Nirbhaya’s case is fresh in our memories. But, there are countless cases where no justice has been delivered. Moreover, there are many ‘prominent’ cases where justice has not been delivered, and the cases have faded from public memory or press scrutiny. The 1973 case of a Mumbai nurse, the 2003 case of the 23 year old Swiss diplomat in Delhi, the 2004 case of the Manipuri by our own Jawans, (and many more such cased in Kashmir and the North-East), the 2012 case of a 14 year old raped inside a police station in UP, the rape of women in communal riots across the Nation……we can go on and on. Very shameful indeed. The Chief Minister of Delhi is a woman. Her daughter is also scared of moving around in Delhi riled by her own mother! A woman in Punjab committed suicide after being allegedly humiliated by police as she tried to file a gang rape complaint! The social stigma (did the girl invite that through her actions, clothes, dancing etc,) police insensitivity (blame the girl first!) and cruel justice system makes most cases go unreported. Most rapes are by people known to the victim! Another huge problem is the trafficking of girls across the country (and neighbouring countries). Tens of thousands of girls disappear in India every year. They are sold into prostitution, domestic slavery and increasingly, into marriage with older men. Poverty, unbalanced sex ratios, Bollywood attraction are some of key reasons.
The wave of sexist outbursts from our political leaders not only sickens me, but also points to the entrenched gender bias in India. RSS Chief Mohan Bhagwat said that rapes happen in India, not Bharat, and blames western culture for gang rapes. Women should be just housewives, he adds. Congress leaders B. Satyanatayana thought that the gang rape was a minor incident, and ‘just because India got freedom at midnight, do women have to roam out at midnight too?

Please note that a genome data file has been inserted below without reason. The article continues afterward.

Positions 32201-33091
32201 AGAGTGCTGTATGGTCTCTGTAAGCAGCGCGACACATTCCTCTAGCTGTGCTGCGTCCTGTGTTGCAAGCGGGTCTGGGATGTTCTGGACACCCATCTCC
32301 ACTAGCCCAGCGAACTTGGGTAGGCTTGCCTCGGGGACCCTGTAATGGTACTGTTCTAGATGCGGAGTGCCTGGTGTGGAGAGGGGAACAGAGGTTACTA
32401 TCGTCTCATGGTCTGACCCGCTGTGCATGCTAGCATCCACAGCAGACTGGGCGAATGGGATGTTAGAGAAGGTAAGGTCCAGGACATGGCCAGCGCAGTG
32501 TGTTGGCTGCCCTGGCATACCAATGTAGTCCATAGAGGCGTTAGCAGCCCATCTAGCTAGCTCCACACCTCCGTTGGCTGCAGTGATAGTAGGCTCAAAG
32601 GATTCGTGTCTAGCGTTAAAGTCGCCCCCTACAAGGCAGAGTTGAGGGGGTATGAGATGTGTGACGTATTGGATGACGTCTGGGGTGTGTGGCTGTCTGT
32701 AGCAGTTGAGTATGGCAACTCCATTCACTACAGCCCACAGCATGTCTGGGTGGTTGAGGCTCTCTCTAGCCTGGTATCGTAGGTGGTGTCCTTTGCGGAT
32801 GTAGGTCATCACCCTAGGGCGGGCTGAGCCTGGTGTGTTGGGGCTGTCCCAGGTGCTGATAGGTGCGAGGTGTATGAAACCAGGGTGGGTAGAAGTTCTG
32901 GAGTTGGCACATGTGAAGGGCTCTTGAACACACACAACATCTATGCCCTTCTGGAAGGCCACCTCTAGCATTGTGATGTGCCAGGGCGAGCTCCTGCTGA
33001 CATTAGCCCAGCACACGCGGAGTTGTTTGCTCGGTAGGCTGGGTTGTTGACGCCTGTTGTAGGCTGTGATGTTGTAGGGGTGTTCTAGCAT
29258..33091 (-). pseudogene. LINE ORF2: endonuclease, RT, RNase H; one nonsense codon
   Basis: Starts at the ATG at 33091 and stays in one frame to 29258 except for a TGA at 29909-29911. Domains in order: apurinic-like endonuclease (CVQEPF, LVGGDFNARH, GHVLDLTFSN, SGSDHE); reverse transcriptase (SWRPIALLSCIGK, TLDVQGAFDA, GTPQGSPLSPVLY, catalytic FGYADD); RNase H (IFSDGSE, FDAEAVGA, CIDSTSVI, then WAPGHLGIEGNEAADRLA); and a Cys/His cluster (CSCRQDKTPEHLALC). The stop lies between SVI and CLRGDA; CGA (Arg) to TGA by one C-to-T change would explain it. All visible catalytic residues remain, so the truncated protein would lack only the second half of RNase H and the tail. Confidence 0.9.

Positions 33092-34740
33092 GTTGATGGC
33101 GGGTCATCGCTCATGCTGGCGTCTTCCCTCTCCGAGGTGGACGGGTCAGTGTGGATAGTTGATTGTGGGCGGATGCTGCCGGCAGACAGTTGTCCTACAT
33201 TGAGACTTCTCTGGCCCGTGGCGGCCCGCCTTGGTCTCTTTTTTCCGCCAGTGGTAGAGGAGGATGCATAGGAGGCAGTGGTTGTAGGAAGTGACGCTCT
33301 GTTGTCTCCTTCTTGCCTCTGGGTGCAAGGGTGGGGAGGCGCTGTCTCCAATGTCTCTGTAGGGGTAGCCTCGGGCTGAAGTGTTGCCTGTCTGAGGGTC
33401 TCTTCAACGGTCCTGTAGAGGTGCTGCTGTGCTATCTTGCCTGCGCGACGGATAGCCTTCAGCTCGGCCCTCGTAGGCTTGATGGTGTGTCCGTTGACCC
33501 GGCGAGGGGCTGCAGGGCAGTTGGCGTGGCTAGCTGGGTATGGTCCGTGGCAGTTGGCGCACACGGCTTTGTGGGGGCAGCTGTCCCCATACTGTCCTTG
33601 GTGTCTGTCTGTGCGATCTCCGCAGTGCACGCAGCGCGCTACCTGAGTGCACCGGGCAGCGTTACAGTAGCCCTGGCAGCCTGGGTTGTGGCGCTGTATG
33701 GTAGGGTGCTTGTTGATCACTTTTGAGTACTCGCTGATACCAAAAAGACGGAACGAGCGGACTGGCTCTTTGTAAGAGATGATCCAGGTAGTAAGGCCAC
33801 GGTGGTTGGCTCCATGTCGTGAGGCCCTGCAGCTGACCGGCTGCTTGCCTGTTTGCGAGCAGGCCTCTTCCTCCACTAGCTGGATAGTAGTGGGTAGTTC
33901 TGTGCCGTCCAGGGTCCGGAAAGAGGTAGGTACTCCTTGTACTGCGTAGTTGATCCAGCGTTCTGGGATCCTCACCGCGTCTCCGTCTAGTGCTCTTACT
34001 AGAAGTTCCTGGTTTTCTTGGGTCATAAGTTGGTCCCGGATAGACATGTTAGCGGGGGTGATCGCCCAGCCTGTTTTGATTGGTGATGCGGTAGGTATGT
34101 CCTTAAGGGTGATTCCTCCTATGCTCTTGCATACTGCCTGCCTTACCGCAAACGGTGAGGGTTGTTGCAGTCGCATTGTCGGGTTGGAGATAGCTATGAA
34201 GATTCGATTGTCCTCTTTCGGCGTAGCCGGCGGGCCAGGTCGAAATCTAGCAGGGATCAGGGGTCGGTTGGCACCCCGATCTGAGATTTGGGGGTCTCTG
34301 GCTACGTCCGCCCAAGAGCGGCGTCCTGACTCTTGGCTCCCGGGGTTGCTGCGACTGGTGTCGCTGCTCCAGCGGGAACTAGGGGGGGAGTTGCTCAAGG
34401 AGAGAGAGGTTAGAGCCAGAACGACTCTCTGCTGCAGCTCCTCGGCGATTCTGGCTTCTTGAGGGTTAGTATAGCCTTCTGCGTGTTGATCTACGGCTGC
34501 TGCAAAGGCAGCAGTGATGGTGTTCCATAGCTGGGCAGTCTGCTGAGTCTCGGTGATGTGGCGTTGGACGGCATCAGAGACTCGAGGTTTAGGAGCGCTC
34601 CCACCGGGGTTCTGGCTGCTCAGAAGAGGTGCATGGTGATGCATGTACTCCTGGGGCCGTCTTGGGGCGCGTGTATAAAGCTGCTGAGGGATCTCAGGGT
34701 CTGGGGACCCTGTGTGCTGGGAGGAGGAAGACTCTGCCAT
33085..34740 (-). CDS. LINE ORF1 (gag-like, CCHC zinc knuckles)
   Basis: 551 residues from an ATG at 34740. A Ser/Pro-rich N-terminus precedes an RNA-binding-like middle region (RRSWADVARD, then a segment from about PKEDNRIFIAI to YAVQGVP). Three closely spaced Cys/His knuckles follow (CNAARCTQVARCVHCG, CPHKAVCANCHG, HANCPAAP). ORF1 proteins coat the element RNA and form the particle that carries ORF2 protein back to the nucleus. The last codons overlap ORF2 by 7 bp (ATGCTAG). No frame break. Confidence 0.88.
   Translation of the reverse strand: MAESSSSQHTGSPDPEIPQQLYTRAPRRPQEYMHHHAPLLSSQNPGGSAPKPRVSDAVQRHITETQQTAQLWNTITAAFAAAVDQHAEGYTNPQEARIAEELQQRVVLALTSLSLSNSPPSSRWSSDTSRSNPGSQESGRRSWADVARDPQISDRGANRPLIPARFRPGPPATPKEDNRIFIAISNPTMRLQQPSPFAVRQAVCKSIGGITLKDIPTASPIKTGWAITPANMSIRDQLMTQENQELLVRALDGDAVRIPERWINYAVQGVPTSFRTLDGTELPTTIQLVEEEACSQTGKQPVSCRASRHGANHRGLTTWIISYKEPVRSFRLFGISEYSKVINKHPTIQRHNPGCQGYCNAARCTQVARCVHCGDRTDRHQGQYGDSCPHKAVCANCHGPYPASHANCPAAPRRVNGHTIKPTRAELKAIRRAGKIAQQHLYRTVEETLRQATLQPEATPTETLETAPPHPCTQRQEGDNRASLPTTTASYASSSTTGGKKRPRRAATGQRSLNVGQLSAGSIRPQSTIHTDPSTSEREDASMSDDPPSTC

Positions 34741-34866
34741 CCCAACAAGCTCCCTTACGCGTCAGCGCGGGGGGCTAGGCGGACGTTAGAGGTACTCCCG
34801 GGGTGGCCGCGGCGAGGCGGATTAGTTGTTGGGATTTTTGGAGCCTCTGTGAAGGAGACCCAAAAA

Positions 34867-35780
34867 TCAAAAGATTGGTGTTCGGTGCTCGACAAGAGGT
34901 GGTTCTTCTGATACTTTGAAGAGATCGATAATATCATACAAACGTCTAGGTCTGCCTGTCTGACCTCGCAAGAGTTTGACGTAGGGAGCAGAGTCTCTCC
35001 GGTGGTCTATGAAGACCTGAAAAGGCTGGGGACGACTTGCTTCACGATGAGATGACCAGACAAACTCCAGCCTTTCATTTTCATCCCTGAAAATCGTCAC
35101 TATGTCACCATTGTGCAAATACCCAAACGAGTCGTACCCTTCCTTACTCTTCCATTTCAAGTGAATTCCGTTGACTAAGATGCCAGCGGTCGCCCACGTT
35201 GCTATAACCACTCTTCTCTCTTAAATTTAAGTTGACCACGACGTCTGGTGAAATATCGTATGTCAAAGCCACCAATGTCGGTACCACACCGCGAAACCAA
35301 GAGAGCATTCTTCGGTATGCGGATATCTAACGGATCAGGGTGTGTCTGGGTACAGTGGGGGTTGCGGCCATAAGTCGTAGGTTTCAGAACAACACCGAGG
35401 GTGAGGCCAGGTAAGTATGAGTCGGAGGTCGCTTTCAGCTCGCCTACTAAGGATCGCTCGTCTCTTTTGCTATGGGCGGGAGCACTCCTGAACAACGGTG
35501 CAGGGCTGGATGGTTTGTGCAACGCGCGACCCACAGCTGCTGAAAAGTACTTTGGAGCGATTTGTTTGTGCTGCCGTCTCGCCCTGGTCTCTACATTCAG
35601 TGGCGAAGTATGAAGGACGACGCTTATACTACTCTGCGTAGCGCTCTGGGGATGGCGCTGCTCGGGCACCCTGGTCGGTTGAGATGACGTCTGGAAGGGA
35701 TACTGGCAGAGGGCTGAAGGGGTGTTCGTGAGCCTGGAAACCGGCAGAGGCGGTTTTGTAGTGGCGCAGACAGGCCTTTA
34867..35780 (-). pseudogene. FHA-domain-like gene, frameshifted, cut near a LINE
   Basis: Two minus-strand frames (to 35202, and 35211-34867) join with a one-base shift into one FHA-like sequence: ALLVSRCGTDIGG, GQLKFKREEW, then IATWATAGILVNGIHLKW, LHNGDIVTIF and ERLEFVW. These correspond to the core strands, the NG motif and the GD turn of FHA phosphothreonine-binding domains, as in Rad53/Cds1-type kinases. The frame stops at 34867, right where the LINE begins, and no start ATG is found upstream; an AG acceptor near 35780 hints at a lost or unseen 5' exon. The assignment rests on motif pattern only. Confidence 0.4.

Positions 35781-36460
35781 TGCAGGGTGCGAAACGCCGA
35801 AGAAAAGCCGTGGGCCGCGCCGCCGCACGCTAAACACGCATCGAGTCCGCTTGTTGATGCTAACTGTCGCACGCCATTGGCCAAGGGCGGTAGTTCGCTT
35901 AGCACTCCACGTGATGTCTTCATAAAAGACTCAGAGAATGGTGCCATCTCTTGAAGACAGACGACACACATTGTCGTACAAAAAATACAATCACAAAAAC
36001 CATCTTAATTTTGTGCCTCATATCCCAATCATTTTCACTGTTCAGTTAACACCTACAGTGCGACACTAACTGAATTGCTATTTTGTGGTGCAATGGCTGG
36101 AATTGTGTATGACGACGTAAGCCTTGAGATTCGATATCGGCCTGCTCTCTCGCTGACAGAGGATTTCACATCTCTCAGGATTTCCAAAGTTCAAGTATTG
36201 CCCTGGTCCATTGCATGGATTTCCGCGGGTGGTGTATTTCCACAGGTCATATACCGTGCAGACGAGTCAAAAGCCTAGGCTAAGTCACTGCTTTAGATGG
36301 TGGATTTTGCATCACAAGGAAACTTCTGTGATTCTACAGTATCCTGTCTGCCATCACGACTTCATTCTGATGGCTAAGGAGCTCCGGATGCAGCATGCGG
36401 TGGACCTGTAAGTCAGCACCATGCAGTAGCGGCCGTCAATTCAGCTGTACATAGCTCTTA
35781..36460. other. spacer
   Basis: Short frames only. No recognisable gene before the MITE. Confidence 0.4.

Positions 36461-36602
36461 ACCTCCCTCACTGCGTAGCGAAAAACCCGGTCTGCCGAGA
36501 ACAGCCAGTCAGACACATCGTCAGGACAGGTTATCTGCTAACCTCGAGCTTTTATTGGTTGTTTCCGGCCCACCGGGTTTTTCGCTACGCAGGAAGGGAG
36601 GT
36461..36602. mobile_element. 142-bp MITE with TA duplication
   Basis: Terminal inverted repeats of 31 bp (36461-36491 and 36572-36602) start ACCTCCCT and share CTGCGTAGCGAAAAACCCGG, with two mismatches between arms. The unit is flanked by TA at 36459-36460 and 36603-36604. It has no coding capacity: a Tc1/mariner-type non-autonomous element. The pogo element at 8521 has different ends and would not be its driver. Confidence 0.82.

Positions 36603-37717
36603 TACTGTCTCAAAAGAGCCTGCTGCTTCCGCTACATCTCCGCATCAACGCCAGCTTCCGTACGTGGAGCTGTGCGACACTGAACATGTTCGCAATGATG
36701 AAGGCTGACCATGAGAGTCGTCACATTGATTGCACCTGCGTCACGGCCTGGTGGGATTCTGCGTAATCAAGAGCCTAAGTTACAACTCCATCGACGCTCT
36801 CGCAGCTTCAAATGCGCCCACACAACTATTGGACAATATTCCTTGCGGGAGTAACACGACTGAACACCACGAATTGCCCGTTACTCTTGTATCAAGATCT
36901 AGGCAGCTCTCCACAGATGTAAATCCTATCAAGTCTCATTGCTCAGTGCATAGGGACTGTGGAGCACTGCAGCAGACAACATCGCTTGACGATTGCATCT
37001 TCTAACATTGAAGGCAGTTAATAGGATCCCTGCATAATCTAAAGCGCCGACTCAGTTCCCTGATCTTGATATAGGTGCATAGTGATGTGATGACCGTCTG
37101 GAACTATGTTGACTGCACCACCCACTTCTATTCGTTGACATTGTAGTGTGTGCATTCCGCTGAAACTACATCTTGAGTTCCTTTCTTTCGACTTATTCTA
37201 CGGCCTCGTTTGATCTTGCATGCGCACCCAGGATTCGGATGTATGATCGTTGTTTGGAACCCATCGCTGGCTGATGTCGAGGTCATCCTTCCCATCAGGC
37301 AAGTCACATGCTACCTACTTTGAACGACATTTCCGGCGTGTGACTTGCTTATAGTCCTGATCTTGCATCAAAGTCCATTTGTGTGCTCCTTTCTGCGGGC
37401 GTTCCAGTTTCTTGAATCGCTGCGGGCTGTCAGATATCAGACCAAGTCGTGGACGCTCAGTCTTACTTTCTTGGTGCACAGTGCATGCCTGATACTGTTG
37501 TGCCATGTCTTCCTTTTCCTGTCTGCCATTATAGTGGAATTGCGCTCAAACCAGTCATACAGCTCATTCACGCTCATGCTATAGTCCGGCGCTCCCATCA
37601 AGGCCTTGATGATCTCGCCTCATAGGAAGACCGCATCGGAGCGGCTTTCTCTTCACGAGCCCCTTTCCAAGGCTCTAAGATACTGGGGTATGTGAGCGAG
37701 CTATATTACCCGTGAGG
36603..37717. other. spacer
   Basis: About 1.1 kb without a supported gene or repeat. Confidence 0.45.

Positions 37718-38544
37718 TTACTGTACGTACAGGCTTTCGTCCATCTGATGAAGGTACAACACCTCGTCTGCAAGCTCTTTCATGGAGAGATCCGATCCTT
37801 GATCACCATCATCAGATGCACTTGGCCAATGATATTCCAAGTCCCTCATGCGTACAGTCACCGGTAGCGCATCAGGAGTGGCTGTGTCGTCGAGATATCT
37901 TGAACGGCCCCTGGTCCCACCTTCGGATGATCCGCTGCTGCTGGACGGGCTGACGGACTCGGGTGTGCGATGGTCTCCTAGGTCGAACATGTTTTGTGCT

BJP leaders Kailash Vijayvargiya said, ‘when morality is violated, Sita (women) suffers! VHP leader Ashok Singhal blames, India’s increasingly westernised youth! On the positive side, the US State Department has awarded one of the 2013 International Women of Courage Awards to Nirbhaya. According to the State Department statement, Nirbhaya had become the foundation of a popular movement to end violence against women in India. For millions of Indian women, her personal ordeal, perseverance to fight for justice, and her family’s continued bravery in helping to lift the stigma and vulnerability that drive violence against women. She had bravely recorded two police statements while in the hospital, repeatedly called for justice against the six attackers and stated her will to survive to see justice done. In the wake of her death just two weeks after the attack, India’s active civil society began advocating heavily for legislation and social programs to stem gender-based violence in all its forms and to ensure higher rape conviction rates and gender-sensitive law enforcement and justice systems. Thanks to these efforts, the Indian government has begun to take action to follow through on those demands.